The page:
7. The device of claim 1, wherein said window insulating device also includes an inner core of weighting material.
8. The device of claim 7, wherein said weighting material is comprised of particles.
9. The device of claim 8, wherein said weighting material is sand.
10. The device of claim 1, wherein said window insulating device also includes means for adjusting the length of said window insulating device.
11. A window insulator, comprising:
(a) thermally insulating means which is placed across the width of a window along the interface between a top and a bottom sash of said window, and
(b) an opening, located on a bottom surface of said window insulator and defining an interior cavity of said window insulator, for accommodating a window sash lock,
whereby said window is sealed against thermal loss through said interface.
12. The device of claim 11, wherein said window insulator has a tubular shape.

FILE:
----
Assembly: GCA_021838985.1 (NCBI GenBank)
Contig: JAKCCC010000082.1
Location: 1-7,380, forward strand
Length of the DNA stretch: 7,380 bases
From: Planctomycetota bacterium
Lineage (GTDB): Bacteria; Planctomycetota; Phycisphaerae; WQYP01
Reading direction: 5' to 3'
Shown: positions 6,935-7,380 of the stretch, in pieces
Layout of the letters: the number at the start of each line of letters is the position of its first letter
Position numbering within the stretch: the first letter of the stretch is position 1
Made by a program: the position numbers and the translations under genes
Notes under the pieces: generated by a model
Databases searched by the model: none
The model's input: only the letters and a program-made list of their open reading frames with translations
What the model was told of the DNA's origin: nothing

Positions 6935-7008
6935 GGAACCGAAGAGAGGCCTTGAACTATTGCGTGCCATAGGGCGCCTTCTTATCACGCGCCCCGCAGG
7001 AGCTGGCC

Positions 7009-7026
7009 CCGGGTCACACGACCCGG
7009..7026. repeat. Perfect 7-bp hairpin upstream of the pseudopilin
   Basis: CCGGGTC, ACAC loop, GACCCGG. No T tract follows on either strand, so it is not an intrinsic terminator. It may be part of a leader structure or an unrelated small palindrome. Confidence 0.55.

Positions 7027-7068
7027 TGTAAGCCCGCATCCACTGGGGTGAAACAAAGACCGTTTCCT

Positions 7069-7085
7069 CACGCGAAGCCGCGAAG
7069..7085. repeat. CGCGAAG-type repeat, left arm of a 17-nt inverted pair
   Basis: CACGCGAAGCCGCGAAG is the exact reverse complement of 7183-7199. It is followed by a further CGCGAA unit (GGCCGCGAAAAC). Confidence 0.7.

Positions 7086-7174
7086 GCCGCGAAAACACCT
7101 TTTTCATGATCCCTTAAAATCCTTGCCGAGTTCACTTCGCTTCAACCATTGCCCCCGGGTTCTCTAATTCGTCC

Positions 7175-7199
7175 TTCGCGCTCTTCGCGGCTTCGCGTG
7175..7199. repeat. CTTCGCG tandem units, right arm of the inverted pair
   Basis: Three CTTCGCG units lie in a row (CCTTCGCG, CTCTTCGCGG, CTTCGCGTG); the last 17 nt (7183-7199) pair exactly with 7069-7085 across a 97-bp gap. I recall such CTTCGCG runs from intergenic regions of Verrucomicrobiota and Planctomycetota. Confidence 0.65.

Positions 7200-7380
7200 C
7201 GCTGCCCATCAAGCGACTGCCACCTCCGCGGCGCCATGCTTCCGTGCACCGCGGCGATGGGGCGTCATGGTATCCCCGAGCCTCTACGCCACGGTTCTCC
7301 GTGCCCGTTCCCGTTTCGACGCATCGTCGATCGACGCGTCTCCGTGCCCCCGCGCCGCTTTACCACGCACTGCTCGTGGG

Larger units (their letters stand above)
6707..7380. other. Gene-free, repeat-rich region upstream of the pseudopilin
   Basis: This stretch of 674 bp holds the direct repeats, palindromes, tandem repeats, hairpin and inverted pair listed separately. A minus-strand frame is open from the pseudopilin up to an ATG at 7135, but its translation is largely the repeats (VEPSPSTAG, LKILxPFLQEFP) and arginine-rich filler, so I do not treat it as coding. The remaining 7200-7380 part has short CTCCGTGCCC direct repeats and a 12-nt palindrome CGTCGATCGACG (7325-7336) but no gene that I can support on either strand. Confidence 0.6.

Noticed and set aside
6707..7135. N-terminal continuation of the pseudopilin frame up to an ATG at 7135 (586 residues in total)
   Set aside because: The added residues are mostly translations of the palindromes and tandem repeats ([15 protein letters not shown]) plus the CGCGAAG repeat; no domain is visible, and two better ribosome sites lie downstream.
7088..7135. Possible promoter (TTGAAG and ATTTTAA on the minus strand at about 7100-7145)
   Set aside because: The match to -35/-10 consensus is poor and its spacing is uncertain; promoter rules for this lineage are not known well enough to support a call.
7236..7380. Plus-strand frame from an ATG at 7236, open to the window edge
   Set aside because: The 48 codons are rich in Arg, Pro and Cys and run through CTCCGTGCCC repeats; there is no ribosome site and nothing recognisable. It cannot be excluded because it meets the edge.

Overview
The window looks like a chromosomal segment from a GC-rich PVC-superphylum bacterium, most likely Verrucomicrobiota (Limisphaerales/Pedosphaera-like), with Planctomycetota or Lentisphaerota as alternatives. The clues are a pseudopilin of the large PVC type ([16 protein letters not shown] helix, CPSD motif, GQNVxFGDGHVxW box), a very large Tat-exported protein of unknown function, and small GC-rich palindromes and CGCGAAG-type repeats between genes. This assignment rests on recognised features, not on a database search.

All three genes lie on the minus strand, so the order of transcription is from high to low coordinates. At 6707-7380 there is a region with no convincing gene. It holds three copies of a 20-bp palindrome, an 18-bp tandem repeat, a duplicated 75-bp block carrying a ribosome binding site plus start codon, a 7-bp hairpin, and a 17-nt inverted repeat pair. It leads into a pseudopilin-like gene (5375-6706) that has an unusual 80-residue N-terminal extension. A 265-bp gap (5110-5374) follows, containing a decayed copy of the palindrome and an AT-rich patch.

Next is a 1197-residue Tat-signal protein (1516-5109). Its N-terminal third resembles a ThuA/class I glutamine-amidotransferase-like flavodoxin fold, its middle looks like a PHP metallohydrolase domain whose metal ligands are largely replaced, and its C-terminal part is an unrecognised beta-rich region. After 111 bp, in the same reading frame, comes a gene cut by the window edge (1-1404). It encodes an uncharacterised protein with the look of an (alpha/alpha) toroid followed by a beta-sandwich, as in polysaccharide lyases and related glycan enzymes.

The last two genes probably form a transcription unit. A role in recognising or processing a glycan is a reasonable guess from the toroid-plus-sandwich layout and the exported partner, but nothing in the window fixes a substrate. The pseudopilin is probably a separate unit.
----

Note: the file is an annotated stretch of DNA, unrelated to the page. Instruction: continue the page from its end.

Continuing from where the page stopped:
13. The device of claim 11, wherein said opening has a rectangular shape.
14. The device of claim 13, wherein said window insulator has a first end and a second ends and said opening is substantially centered between said first end and said second end.
15. The device of claim 11, wherein said window insulator also includes a cover.
16. The device of claim 11, wherein said thermally insulating means are comprised of open or closed cell foam.
17. The device of claim 11, wherein said window insulator also includes an inner core of weighting material.
18. The device of claim 17, wherein said weighting material is comprised of particles.
19. The device of claim 18, wherein said weighting material is sand.
20. The device of claim 1, wherein said window insulator also includes means for adjusting the length of said window insulator.
Description
CROSS-REFERENCES TO RELATED APPLICATIONS

Not applicable.

BACKGROUND

1. Field of the Invention

This invention is in the area of window insulating devices, specifically a uniquely constructed window insulator which effectively seals the gap between the upper and lower sashes of a double-hung window against drafts and other thermal loss.

2. Description of the Related Art